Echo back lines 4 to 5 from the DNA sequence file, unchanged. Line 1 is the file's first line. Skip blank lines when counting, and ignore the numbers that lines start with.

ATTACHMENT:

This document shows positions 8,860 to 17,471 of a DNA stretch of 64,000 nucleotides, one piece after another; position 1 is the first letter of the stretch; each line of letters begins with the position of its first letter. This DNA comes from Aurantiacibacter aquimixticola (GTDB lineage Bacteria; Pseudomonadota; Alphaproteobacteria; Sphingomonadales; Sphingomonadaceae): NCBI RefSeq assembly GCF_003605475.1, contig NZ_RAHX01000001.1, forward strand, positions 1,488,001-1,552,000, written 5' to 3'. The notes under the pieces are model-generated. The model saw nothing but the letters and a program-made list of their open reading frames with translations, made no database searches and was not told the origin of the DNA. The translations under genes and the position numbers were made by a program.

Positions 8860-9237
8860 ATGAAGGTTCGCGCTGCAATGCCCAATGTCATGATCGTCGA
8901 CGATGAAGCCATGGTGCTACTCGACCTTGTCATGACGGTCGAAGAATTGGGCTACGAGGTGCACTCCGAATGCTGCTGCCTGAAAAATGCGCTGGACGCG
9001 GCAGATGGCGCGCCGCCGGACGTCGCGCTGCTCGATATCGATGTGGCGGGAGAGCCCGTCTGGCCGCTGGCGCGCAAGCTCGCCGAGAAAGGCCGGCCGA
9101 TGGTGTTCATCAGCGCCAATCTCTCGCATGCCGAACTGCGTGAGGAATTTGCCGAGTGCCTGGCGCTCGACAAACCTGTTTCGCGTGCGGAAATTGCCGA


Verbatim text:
8901 CGATGAAGCCATGGTGCTACTCGACCTTGTCATGACGGTCGAAGAATTGGGCTACGAGGTGCACTCCGAATGCTGCTGCCTGAAAAATGCGCTGGACGCG
9001 GCAGATGGCGCGCCGCCGGACGTCGCGCTGCTCGATATCGATGTGGCGGGAGAGCCCGTCTGGCCGCTGGCGCGCAAGCTCGCCGAGAAAGGCCGGCCGA